In 2016, a BuzzFeed News investigation found the Scottsdale Police Department had one of the highest rates of unfounded rape cases in the country. New FBI data obtained by Phoenix New Times shows the department is still classifying an unusually high percentage of rapes as unfounded, defined by the FBI as false or baseless.
Scottsdale police classified 46 percent of rape reports between 2009 and 2014 as unfounded, BuzzFeed found, meaning the Scottsdale Police Department considered nearly half of all reported rapes to be false or not meet the definition of rape.
After the BuzzFeed investigation, a local news outlet spoke with Scottsdale's assistant chief Scott Popp, who said the percentage was high because cases were categorized incorrectly and that "some of the cases labeled unfounded should have been marked as inactive." Popp said the department had reviewed its rape cases and addressed the miscategorization issue.
Yet, FBI data from 2014 to 2017 shows that the department is still designating rapes as unfounded at a rate much higher than the national average, and higher than that of any other similarly sized city in Maricopa County.
In 2017, Scottsdale police classified 22.6 percent of rapes reported to the department as unfounded (30 out of 133 total reported rapes), the FBI data shows. On average, the department classified 24.8 percent of rapes as unfounded during the four year-period between the beginning of 2014 and the end of 2017.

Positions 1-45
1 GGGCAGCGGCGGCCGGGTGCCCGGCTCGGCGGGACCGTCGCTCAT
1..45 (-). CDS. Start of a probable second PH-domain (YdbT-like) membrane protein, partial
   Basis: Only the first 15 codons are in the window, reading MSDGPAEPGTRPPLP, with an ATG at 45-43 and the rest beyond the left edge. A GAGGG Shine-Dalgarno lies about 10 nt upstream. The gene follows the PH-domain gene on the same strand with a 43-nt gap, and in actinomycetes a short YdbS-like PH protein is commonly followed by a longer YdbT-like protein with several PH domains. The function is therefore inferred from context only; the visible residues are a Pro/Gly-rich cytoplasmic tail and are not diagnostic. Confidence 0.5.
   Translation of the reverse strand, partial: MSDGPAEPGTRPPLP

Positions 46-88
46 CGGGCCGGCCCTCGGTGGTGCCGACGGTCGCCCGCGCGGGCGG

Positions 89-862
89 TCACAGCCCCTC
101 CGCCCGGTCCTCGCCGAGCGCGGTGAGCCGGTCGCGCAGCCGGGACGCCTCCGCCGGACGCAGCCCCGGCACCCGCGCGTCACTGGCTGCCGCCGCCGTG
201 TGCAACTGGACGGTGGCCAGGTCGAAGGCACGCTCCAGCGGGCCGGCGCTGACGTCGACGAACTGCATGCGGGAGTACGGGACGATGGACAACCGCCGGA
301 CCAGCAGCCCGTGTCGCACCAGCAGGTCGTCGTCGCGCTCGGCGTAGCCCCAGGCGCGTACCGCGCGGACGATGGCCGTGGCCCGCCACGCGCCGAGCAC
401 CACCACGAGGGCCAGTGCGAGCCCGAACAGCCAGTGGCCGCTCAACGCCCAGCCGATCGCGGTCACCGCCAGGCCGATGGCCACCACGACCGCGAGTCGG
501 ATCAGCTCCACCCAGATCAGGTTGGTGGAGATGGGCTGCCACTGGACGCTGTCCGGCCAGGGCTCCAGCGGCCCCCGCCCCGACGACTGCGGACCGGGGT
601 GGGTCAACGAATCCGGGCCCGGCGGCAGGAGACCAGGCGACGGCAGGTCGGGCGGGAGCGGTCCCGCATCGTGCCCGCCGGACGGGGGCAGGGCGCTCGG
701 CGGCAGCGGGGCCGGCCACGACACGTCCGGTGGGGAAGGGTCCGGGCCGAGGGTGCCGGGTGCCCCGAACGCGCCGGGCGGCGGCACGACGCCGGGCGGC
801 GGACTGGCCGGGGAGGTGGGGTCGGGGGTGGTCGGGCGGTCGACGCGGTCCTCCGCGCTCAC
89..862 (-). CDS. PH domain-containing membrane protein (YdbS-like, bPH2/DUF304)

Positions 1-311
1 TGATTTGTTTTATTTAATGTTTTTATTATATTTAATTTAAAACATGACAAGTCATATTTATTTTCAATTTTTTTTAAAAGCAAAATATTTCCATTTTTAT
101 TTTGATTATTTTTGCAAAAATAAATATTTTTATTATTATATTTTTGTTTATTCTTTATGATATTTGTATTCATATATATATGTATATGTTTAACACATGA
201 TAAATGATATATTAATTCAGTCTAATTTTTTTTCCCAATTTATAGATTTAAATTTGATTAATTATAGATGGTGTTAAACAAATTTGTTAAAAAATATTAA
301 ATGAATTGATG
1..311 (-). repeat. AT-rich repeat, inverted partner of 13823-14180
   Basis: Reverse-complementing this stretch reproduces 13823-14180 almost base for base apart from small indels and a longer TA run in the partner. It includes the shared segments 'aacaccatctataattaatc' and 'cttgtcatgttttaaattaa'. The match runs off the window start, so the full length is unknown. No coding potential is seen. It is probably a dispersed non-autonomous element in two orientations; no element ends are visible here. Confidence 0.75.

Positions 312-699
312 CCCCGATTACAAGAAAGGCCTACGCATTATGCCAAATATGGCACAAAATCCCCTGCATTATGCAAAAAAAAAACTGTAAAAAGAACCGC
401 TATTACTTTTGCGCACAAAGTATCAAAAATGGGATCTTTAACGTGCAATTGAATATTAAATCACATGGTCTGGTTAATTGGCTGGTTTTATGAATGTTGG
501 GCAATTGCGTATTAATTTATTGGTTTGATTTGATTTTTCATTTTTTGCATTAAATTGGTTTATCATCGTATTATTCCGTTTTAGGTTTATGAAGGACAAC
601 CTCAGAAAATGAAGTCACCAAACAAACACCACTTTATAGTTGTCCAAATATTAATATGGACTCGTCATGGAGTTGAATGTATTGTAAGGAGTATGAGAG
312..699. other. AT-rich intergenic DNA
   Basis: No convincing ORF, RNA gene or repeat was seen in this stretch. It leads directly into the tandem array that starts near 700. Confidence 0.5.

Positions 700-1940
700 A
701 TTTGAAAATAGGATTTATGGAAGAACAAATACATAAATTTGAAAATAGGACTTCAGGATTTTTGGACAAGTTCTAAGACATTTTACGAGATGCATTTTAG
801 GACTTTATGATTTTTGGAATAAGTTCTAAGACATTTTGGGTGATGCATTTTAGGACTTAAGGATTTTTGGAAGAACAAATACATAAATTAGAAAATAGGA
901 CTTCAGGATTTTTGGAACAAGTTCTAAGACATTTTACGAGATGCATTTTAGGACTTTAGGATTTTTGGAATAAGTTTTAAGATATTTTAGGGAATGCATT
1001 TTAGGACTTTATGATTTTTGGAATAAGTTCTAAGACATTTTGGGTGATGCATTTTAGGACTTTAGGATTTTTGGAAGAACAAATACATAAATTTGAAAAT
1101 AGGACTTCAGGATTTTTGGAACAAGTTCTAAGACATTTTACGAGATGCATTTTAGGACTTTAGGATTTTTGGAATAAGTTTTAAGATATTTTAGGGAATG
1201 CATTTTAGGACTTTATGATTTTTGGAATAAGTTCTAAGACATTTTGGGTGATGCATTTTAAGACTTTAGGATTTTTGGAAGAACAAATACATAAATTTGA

The national average is 7 percent, and experts who study sexual assault say the actual prevalence of false reports is between 2 and 8 percent.
Meanwhile, the Phoenix Police Department, the largest police department in Maricopa County, "unfounded" 41 of the total 1,183 rapes reported in 2017 (3.5 percent). Mesa listed seven out of 259 (2.8 percent) as unfounded. Glendale didn't classify any of its 97 reported rapes as unfounded, according to the FBI data; nor did Gilbert or Tempe.
High rates of unfounded rape often indicate there may be a problem with the way police officers are responding to rape victims and investigating rape, advocates say.
"When you see outliers from data like this that are significant, that makes me think that it's probably more of a cultural and belief issue that translates into training and policies and practices that get ingrained in the whole way the police are functioning that is not in the best interest of public safety," said Kristen Houser, chief public affairs officer for the National Sexual Violence Resource Center.
In the early 1980s, the Philadelphia Police Department's practice of classifying nearly half of all rape complaints as unfounded led to a FBI audit of the department's handling of sex crime cases. In recent years, Department of Justice probes in Missoula, Montana, and Baltimore found that police routinely disregarded victims, failed to investigate cases, and neglected to test rape kits or gather evidence.
In one case unearthed by DOJ investigators in Baltimore, a city prosecutor emailed a police officer to say that a rape victim "seems like a conniving little whore."